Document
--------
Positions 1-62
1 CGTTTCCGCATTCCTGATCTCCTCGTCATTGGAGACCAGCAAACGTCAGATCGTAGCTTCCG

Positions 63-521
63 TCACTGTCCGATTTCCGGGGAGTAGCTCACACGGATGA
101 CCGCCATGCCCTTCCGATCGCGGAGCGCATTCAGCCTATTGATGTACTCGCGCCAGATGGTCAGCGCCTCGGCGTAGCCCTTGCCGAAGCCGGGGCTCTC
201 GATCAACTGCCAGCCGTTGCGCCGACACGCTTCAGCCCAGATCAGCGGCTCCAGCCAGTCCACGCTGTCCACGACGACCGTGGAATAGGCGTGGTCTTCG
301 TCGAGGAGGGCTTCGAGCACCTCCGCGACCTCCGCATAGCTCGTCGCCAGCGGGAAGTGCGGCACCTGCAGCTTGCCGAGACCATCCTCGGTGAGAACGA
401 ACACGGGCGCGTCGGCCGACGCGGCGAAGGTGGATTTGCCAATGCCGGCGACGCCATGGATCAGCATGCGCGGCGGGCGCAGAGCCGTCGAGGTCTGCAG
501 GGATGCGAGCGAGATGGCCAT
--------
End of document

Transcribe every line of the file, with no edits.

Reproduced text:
Positions 1-62
1 CGTTTCCGCATTCCTGATCTCCTCGTCATTGGAGACCAGCAAACGTCAGATCGTAGCTTCCG

Positions 63-521
63 TCACTGTCCGATTTCCGGGGAGTAGCTCACACGGATGA
101 CCGCCATGCCCTTCCGATCGCGGAGCGCATTCAGCCTATTGATGTACTCGCGCCAGATGGTCAGCGCCTCGGCGTAGCCCTTGCCGAAGCCGGGGCTCTC
201 GATCAACTGCCAGCCGTTGCGCCGACACGCTTCAGCCCAGATCAGCGGCTCCAGCCAGTCCACGCTGTCCACGACGACCGTGGAATAGGCGTGGTCTTCG
301 TCGAGGAGGGCTTCGAGCACCTCCGCGACCTCCGCATAGCTCGTCGCCAGCGGGAAGTGCGGCACCTGCAGCTTGCCGAGACCATCCTCGGTGAGAACGA
401 ACACGGGCGCGTCGGCCGACGCGGCGAAGGTGGATTTGCCAATGCCGGCGACGCCATGGATCAGCATGCGCGGCGGGCGCAGAGCCGTCGAGGTCTGCAG
501 GGATGCGAGCGAGATGGCCAT